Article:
§ 290 Fifth Edition*Besides the stomach, the tongue and the mouth are the parts most susceptible to the medicinal influences; but the interior of the nose is more especially so, and the rectum, the genitals, as also all particularly sensitive parts of our body are almost equally capable of receiving the medicinal action; hence also, parts that are destitute of skin, wounded or ulcerated spots permit the powers of medicines to exercise almost as penetrating an action upon the organism as if the medicine had been taken by the mouth or still better by olfaction and inhalation.
* § 290 corresponds to some extent to § 284 of the Sixth Edition.
§ 290 Sixth EditionHere belongs also the so-called massage of vigorous good-natured person given to a chronic invalid, who, though cured, still suffers from loss of flesh, weakness of digestion and lack of sleep due to slow convalescence. The muscles of the limbs, breast and back, separately grasped and moderately pressed and kneaded arouse the life principle to reach and restore the tone of the muscles and blood and lymph vessels. The mesmeric influences of this procedure is the chief feature and it must not be used to excess in patients still hypersensitive.
§ 291 Fifth EditionEven those organs which have lost their peculiar sense, e.g., a tongue and palate that have lost the faculty of tasting, or a nose that has lost the faculty of smelling, communicate the power of the medicine that acts first on them alone not less perfectly to all the other organs of the body.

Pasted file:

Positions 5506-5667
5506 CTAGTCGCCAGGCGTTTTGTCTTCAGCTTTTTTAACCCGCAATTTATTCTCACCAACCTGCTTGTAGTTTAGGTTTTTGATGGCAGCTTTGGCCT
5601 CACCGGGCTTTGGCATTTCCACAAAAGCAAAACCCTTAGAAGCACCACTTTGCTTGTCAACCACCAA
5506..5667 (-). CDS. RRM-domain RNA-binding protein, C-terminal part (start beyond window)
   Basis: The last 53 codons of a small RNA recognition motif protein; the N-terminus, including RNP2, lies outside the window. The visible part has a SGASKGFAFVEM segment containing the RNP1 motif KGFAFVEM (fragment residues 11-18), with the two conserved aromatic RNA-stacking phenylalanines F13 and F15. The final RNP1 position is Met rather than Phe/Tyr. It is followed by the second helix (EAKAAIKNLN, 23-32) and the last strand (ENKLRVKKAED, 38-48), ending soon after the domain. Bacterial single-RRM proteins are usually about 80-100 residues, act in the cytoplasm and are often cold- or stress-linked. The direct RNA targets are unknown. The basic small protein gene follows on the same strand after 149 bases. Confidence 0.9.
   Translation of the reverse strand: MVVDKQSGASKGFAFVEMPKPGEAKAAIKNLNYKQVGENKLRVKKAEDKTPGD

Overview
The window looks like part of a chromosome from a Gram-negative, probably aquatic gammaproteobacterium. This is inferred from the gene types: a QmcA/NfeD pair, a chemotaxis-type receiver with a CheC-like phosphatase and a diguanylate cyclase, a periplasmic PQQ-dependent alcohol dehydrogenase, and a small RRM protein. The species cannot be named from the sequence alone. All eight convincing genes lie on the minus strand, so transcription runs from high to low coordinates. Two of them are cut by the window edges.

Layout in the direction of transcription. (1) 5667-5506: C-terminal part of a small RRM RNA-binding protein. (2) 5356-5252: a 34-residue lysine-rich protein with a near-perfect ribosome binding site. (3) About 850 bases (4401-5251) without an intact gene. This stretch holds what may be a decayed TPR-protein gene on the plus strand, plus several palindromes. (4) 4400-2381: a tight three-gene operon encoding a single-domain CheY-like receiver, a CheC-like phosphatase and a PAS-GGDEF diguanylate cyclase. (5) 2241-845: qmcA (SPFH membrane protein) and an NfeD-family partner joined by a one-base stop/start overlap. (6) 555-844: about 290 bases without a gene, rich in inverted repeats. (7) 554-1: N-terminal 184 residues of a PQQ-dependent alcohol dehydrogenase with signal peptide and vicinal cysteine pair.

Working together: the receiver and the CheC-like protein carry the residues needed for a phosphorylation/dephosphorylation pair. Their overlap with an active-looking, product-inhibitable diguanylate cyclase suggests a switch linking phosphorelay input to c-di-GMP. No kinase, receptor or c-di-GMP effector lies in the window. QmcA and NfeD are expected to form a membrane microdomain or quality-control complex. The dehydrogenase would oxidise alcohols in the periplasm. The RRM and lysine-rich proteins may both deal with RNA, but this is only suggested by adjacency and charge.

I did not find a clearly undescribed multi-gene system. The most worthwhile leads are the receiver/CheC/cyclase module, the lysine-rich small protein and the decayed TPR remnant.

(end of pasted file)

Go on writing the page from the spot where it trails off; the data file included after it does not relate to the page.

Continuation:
§ 291 Sixth EditionBaths of pure water prove themselves partly palliative, partly as homoeopathic serviceable aids in restoring health in acute diseases as well as in convalescence of cured chronic patients with proper consideration of the conditions of the convalescent and the temperature of the bath, its duration and repetition. But even if well applied, they may bring only physically beneficial changes in the sick body, in themselves they are no true medicine. The lukewarm baths at 25 to 27° serve to arouse the slumbering sensibility of fibre in the apparent dead (frozen, drowned, suffocated) which benumbed the sensation of the nerves. Though only palliative, still they often prove themselves sufficiently active, especially when given in conjunction with coffee and rubbing with the hands. They may give homoeopathic aid in cases where the irritability is very unevenly distributed and accumulated too unevenly in some organs as is the case in certain hysteric spasms and infantile convulsions. In the same way, cold baths 10 to 6° in persons cured medically of chronic diseases and with deficiency of vital heat, act as an homoeopathic aid. By instantaneous and later with repeated immersions they act as a palliative restorative of the tone of the exhausted fibre. For this purpose, such baths are to be used for more than momentary duration, rather for minutes and of gradually lowered temperature, they are a palliative, which, since it acts only physically has no connection with the disadvantage of a reverse action to be feared afterwards, as takes place with dynamic medicinal palliatives.